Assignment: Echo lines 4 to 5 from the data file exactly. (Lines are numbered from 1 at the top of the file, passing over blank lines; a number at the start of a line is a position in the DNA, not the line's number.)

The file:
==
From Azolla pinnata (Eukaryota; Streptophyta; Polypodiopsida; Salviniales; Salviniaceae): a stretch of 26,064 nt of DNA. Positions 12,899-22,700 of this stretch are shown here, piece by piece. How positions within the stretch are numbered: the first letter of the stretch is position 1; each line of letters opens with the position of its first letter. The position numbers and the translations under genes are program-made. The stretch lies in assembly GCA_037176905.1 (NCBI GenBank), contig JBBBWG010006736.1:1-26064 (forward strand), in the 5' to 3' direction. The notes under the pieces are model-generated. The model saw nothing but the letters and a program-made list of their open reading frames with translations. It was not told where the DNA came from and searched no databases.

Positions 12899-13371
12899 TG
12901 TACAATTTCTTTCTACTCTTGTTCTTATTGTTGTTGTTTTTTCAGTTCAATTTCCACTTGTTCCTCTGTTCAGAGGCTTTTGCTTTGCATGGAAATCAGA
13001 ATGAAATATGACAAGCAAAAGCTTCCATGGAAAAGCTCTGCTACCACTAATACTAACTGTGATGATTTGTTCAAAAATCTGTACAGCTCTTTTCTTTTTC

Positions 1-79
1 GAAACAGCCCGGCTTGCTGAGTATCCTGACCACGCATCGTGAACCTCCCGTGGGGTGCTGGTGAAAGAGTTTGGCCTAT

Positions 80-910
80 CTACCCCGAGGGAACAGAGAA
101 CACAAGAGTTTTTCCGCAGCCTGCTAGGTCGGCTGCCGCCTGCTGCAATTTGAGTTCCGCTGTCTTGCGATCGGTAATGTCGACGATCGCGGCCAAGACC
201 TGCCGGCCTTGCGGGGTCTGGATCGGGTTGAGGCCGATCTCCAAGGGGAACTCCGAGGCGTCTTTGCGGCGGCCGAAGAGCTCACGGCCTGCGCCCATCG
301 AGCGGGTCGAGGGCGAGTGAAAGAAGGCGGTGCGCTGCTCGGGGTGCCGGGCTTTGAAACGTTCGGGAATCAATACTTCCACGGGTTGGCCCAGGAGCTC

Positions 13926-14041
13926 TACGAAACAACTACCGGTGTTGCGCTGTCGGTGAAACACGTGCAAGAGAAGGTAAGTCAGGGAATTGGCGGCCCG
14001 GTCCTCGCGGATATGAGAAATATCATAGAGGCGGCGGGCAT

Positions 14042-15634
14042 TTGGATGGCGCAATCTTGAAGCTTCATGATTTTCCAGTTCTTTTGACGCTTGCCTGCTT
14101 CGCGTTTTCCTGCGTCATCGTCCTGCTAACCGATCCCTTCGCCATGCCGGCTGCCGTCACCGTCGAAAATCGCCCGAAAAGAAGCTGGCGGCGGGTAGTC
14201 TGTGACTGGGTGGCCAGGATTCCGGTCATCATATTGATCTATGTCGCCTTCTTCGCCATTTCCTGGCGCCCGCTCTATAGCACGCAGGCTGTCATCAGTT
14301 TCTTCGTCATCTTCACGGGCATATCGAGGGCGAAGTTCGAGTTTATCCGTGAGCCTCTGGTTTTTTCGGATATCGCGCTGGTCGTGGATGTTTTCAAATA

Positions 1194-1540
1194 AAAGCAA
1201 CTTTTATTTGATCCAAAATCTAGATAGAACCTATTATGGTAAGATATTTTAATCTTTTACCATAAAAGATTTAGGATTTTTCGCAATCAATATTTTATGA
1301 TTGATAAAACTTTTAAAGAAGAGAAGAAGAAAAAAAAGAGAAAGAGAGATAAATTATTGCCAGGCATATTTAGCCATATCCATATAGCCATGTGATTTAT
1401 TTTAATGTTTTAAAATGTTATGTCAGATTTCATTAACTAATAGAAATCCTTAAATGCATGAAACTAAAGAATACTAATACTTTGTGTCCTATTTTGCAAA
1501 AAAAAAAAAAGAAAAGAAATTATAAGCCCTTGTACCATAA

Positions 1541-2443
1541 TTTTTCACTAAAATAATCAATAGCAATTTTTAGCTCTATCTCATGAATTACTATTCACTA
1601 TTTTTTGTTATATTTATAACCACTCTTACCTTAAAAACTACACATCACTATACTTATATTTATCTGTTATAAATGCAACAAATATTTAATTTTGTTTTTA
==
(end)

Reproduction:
12901 TACAATTTCTTTCTACTCTTGTTCTTATTGTTGTTGTTTTTTCAGTTCAATTTCCACTTGTTCCTCTGTTCAGAGGCTTTTGCTTTGCATGGAAATCAGA
13001 ATGAAATATGACAAGCAAAAGCTTCCATGGAAAAGCTCTGCTACCACTAATACTAACTGTGATGATTTGTTCAAAAATCTGTACAGCTCTTTTCTTTTTC